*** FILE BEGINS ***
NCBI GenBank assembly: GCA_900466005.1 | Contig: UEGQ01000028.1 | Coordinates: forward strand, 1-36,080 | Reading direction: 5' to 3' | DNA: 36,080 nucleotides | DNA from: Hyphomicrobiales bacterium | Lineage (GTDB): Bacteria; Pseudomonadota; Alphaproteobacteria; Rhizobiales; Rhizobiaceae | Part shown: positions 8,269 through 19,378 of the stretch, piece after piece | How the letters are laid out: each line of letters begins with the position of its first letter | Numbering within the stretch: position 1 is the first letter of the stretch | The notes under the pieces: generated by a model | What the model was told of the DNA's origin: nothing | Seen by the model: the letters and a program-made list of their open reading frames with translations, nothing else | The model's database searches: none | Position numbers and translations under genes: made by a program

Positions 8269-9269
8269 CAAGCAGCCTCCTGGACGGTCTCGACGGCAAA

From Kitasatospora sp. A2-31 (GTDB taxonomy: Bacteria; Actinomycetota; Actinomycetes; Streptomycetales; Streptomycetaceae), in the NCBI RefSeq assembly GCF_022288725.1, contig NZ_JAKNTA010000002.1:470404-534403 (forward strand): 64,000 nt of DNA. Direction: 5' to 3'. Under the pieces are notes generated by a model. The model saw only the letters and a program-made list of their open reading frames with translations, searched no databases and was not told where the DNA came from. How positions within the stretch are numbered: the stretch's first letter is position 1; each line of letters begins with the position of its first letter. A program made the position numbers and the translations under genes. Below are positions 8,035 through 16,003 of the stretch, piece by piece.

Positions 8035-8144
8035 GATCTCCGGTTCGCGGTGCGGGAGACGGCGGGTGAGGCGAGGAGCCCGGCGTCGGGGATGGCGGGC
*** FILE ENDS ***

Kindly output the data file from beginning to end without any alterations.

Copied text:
NCBI GenBank assembly: GCA_900466005.1 | Contig: UEGQ01000028.1 | Coordinates: forward strand, 1-36,080 | Reading direction: 5' to 3' | DNA: 36,080 nucleotides | DNA from: Hyphomicrobiales bacterium | Lineage (GTDB): Bacteria; Pseudomonadota; Alphaproteobacteria; Rhizobiales; Rhizobiaceae | Part shown: positions 8,269 through 19,378 of the stretch, piece after piece | How the letters are laid out: each line of letters begins with the position of its first letter | Numbering within the stretch: position 1 is the first letter of the stretch | The notes under the pieces: generated by a model | What the model was told of the DNA's origin: nothing | Seen by the model: the letters and a program-made list of their open reading frames with translations, nothing else | The model's database searches: none | Position numbers and translations under genes: made by a program

Positions 8269-9269
8269 CAAGCAGCCTCCTGGACGGTCTCGACGGCAAA

From Kitasatospora sp. A2-31 (GTDB taxonomy: Bacteria; Actinomycetota; Actinomycetes; Streptomycetales; Streptomycetaceae), in the NCBI RefSeq assembly GCF_022288725.1, contig NZ_JAKNTA010000002.1:470404-534403 (forward strand): 64,000 nt of DNA. Direction: 5' to 3'. Under the pieces are notes generated by a model. The model saw only the letters and a program-made list of their open reading frames with translations, searched no databases and was not told where the DNA came from. How positions within the stretch are numbered: the stretch's first letter is position 1; each line of letters begins with the position of its first letter. A program made the position numbers and the translations under genes. Below are positions 8,035 through 16,003 of the stretch, piece by piece.

Positions 8035-8144
8035 GATCTCCGGTTCGCGGTGCGGGAGACGGCGGGTGAGGCGAGGAGCCCGGCGTCGGGGATGGCGGGC